The season has ended and you’re sitting at home with nothing to do. A great cure for cabin fever is a late season scouting trip to your hunting area. Many hunters consider pre-season scouting as a week or two before the season opens but pre-season scouting can be as early as February or March. In my opinion the best time to scout is soon after the season closes and there are several advantages to this approach. My favorite reason to scout now is to get out of the house and into the woods.
I usually only hunt in November and by scouting in February or March I already know the trees I will be climbing when November rolls around and I can focus on fishing instead of trying to find a weekend to scout. I believe that the best reason for scouting this time of year is the fact that you’re not educating mature deer in your hunting area. Impacting your hunting area with human odor, even a month before the season, can alter the local deer population and its use of your hunting area, especially on public land. Here are a few things to look for and consider during your late season scouting trip.
LAY OF THE LAND: By February all the leaves have falling from the deciduous trees and the sign is very visible throughout the area. This is the time to just focus on the lay of the land and try to visualize the travel routes of the deer in your area. If you have hunted this area then you have an idea of the direction the deer come from or go to and now is the time to follow their trails and figure out where they went and why. It is always advantageous to know where the deer are bedding and where they are feeding. This allows you to select a tree in between and mark that tree on a map and study that map at home and mark wind directions for that tree so you know when to hunt it and when not to hunt it. Knowing the deer’s travel routes will allow you to choose when to hunt that spot with confidence and all of this is best obtained now when the woods are not so grown up and these travel routes are easier to find.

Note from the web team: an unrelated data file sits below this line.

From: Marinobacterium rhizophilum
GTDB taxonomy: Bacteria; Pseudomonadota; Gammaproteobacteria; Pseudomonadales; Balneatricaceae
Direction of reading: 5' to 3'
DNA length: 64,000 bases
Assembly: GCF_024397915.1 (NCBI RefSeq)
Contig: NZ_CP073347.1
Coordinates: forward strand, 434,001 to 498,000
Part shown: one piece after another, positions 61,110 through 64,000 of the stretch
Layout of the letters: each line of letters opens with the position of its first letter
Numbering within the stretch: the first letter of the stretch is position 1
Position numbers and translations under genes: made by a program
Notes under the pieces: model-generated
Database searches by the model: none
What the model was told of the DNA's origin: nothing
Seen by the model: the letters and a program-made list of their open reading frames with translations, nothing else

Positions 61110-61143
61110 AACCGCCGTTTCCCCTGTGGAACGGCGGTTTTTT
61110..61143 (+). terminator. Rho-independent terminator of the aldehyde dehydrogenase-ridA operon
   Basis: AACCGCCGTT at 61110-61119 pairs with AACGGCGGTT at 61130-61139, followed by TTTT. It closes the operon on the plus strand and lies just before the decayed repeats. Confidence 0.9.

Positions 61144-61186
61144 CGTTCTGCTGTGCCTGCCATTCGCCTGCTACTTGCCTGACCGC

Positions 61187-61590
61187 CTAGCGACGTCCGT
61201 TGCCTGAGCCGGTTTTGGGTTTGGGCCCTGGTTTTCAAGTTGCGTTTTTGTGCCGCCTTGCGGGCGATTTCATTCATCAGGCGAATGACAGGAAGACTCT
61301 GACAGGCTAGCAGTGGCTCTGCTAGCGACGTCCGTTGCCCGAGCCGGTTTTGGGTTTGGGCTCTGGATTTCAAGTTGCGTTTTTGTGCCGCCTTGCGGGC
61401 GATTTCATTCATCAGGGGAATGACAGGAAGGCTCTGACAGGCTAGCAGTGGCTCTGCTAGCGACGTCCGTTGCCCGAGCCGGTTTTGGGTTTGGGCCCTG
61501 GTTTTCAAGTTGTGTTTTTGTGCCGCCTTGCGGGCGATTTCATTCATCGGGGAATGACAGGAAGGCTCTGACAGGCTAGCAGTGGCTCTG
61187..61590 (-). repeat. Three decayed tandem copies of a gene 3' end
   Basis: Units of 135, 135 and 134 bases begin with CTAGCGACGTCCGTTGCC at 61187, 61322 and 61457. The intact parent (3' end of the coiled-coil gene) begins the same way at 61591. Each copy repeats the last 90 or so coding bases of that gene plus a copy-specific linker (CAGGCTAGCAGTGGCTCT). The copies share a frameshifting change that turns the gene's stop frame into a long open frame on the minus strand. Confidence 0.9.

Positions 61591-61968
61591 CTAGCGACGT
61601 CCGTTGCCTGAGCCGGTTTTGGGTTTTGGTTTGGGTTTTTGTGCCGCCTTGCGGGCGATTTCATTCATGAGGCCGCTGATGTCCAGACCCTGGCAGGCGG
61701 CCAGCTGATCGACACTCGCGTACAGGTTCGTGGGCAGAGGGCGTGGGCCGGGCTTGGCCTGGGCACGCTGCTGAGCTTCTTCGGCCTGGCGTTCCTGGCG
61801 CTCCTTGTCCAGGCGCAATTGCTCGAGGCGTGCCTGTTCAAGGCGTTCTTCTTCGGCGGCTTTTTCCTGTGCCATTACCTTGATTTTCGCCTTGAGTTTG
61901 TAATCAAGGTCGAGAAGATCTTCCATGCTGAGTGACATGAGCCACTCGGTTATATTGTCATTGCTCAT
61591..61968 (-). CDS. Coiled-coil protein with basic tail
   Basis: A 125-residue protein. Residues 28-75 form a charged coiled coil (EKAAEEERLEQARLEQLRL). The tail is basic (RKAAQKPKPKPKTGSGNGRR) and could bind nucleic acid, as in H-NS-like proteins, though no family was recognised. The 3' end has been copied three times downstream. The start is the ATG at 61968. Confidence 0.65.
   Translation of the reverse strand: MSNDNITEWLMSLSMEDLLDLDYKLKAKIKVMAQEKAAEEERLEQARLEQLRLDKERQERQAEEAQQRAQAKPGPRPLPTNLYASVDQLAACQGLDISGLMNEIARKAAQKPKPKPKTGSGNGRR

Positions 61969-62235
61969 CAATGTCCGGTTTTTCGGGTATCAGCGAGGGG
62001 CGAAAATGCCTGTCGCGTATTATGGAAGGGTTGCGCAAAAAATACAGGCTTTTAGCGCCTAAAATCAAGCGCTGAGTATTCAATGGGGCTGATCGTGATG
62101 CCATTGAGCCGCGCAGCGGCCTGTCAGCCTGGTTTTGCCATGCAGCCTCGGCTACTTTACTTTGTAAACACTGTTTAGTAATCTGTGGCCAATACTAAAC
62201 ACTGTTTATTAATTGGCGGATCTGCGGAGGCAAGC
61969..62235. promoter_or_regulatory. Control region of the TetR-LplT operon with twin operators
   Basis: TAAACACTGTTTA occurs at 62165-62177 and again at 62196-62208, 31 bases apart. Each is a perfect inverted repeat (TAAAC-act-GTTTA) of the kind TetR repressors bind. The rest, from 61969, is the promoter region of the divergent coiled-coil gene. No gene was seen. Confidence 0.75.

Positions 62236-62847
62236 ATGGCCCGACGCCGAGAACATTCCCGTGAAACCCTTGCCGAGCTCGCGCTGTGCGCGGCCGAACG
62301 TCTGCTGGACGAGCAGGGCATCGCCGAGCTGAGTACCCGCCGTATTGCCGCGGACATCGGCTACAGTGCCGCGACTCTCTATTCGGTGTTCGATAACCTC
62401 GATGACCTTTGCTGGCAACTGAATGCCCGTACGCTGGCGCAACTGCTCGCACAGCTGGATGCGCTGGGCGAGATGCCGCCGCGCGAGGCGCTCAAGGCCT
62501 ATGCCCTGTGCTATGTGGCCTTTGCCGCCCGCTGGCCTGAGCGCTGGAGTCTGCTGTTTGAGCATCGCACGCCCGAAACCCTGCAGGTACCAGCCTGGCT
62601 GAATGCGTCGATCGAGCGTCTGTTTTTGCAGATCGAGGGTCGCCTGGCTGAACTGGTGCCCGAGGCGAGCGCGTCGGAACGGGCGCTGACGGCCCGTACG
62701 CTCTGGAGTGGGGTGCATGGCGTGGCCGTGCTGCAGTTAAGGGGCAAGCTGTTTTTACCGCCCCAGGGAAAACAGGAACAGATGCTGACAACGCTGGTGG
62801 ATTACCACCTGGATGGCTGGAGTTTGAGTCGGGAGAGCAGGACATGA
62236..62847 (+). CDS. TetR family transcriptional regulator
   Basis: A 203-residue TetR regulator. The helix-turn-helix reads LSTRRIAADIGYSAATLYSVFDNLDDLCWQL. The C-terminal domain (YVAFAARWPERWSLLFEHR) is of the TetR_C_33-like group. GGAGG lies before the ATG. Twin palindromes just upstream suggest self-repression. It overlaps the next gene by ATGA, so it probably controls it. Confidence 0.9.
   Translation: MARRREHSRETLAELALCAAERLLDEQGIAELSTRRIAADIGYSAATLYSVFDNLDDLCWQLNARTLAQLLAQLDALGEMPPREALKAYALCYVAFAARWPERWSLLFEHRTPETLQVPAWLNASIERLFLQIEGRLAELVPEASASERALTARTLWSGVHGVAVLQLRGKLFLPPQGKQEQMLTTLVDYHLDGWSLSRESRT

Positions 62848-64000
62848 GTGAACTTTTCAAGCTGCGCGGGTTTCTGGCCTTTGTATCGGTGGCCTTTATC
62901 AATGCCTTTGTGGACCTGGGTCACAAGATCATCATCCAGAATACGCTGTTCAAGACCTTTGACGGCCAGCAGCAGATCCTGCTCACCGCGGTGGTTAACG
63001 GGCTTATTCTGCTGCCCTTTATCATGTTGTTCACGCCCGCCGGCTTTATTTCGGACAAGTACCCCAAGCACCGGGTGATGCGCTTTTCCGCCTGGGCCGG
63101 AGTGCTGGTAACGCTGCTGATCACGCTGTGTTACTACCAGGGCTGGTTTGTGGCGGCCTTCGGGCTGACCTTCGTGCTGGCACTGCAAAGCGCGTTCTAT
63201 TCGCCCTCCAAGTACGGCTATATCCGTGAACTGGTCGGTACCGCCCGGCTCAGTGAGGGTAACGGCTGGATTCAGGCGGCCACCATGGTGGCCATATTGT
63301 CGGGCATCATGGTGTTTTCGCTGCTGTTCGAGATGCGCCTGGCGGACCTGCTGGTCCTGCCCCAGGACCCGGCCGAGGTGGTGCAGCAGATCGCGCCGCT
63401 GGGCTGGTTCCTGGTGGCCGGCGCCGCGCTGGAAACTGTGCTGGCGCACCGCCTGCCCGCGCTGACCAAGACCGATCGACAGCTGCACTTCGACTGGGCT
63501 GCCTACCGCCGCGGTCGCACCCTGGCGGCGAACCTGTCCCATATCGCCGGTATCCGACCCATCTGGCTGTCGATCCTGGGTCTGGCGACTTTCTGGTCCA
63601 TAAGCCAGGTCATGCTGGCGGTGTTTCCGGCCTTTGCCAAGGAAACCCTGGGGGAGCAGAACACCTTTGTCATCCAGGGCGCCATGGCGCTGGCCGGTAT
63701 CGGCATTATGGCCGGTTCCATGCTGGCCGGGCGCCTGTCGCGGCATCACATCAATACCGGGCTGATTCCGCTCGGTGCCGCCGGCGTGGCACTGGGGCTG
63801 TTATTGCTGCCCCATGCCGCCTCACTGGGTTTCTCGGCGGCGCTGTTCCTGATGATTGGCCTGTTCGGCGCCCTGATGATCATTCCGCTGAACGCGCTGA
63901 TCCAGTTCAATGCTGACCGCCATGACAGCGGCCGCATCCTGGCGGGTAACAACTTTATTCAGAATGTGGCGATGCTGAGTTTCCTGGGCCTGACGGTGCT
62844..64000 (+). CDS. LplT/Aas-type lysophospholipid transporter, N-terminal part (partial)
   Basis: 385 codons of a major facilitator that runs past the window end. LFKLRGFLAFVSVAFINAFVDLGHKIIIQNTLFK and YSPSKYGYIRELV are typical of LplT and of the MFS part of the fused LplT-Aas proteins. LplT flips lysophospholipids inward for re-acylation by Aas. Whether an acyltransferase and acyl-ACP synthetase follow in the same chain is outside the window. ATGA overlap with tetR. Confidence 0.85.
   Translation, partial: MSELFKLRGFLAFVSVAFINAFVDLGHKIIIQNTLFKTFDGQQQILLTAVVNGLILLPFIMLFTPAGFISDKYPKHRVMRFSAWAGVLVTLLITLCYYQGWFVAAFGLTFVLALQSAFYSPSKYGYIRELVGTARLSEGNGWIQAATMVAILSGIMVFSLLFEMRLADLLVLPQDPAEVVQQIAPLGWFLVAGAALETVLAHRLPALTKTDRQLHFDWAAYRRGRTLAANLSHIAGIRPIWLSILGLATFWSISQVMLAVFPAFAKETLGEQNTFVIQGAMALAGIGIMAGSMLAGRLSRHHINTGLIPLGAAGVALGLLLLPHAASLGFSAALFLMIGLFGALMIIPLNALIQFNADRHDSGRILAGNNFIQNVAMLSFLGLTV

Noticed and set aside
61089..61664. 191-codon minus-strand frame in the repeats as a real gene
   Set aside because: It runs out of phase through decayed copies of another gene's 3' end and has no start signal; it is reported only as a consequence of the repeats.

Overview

STAGING AREAS: If you watch deer hunting videos you have seen successful hunts along field edges and open woods. These areas make for great videos and are even a good approach when hunting low pressured whitetails on private land where the deer pressure is strongly regulated but for most hunters we are limited to hunting public land or heavily pressured private land where field edges and open woods just does not come into play for harvesting a mature whitetail. Yes there are always exceptions but to increase your odds you have to focus on thicker areas of your hunting ground.
Staging areas are places that big bucks will “hang out” while waiting for the cover of darkness before moving on to the open woods or fields. Locating these hot spots in your deer woods can offer some fantastic opportunities for harvesting your next trophy. Staging areas can be close to these open areas or several hundred yards away. It really depends on the pressure in your area as well as the cover to and from the open areas which is usually the deer’s feeding areas. Does congregate in these areas and mature bucks know it and will parallel these does but will stay back until they feel safe to move in.